And that sort of set the tone for what followed.

B.K. Brooks, local conservative activist, served as master of ceremonies. Brooks, a hefty guy with an edgy sense of humor, kept the Tea Partiers entertained between speakers. For instance, he read a recent speech by former Speaker of the House Nancy Pelosi.

Saying he wanted to do a true imitation of the California congresswoman, Brooks tilted his head, twisted his face and slurred his words as he read the message that was basically a call to the Republican Party to turn away from the vitriol espoused by the Tea Party and instead work with the Democrats to fix the nation’s problems.

His impersonation was greeted with hisses and boos and scornful laughter, which could easily be translated to “Well done, sir!”

After Thompson spoke, Sam Paredes, the executive director of Folsom-based Gun Owners of California, took the stage. He was in town last August to give the Tea Partiers a lesson in confrontational politics. At the time he said his priorities were: “God, family, guns and the Tea Party.”

It was hard to tell what his message was this time around. Paredes spoke sans microphone, because, as someone in the audience explained, he didn’t like the echo created by the plaza’s band shell.

His audience strained and concentrated, cupped their ears or, in some cases, turned up their hearing aids, but mostly in vain. Still, when the folks standing closest to the stage began to applaud something that was said, the folks farther back took the cue and joined in the signal of appreciation.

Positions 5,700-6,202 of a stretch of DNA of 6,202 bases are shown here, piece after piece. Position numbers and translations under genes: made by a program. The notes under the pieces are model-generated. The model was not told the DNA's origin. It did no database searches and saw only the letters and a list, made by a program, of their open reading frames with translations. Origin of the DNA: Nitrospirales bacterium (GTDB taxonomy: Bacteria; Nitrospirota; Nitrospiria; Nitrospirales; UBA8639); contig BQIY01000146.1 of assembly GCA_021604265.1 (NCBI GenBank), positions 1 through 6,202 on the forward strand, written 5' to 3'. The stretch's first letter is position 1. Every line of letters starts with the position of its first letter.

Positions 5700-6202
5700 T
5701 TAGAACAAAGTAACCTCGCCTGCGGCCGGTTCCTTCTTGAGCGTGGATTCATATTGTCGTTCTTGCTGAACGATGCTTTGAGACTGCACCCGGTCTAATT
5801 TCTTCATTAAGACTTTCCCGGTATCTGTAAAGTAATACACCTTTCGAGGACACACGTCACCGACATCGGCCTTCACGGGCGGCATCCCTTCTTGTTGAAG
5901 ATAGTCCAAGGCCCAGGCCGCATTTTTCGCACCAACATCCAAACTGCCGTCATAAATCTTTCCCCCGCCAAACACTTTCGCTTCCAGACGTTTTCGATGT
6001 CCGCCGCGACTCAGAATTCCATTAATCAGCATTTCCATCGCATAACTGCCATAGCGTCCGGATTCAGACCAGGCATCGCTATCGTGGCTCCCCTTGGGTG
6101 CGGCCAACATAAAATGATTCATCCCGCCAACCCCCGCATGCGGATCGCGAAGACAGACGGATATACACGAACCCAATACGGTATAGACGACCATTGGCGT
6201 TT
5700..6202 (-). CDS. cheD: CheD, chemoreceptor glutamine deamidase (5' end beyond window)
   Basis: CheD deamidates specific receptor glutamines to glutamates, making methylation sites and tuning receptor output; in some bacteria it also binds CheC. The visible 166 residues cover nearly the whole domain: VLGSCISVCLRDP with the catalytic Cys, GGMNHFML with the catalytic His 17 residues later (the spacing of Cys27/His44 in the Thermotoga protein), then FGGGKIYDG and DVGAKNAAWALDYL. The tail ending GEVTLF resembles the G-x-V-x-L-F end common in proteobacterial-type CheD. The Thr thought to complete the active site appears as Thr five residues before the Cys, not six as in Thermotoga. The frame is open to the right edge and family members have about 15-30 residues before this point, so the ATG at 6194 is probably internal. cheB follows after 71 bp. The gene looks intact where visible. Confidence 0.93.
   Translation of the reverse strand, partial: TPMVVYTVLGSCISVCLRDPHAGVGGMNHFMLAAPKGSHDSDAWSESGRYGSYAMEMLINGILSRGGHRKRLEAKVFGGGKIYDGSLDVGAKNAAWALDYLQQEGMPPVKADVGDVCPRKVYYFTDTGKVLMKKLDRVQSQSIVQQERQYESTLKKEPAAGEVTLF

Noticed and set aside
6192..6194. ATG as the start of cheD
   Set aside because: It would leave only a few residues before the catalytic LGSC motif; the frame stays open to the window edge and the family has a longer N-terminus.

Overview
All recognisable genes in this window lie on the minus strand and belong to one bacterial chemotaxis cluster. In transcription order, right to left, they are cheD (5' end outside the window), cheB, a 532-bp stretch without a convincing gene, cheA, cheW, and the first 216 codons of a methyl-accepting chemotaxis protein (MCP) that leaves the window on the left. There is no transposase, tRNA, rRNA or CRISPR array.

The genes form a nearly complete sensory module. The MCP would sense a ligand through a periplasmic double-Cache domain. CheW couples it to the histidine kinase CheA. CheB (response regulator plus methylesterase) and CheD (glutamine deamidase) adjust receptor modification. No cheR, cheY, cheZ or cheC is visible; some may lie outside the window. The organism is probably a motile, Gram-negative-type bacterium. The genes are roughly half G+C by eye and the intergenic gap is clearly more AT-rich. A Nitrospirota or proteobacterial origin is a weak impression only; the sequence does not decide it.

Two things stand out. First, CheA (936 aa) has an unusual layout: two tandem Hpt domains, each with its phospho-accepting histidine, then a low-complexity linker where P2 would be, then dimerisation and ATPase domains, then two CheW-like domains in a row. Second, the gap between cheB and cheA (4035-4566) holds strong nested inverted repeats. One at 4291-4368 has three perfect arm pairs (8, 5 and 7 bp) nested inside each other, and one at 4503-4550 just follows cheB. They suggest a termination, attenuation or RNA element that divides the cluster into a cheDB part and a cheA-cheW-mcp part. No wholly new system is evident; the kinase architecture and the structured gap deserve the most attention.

Included among the speakers who did employ a microphone was Chico City Councilman Bob Evans. As he introduced Evans, Brooks enlightened the faithful with some local numbers, such as the city’s plans to use redevelopment agency money to finance $180,000 to $212,000 in art projects over the next decade, ringing up a total bill of $500,000—“that instead of police officers.” (However, that ear-marked money can’t be used to hire police officers.)

Brooks also lamented plans to spend up to $150,000 on bike racks over the next 10 years. “Bike racks!” he intoned with no lack of sarcasm. And he pointed out council members are eligible for medical coverage. “They need medical insurance, I guess,” he said with an exaggerated shrug of his shoulders.

Evans then recounted the seven meetings he’s attended since getting appointed to the council early this year.

“At four of those meetings we spent millions of dollars,” Evans said. “[At] one of those meetings we raised taxes, fees. At only one of those seven meetings we did nothing. That’s what your city government is doing, so your work is not done here, folks.”

Evans was referring to the council’s decisions to grab RDA money to build low-income housing before the state takes that source of funding away, the costs associated with the state-mandated effort to update the general plan, and the recent increase in sewer fees (taxes) to help cover operations at the city’s water treatment plant.

And so the rally went, with more speakers, including a conservative college student as well as a young woman sporting an ankle tattoo while offering up a stirring rendition of “America the Beautiful.”

Still, the energy and sense of purpose that seemed to swirl through last year’s rally was somehow missing this time around. Apparently even the hard edge of anger and frustration erodes over time.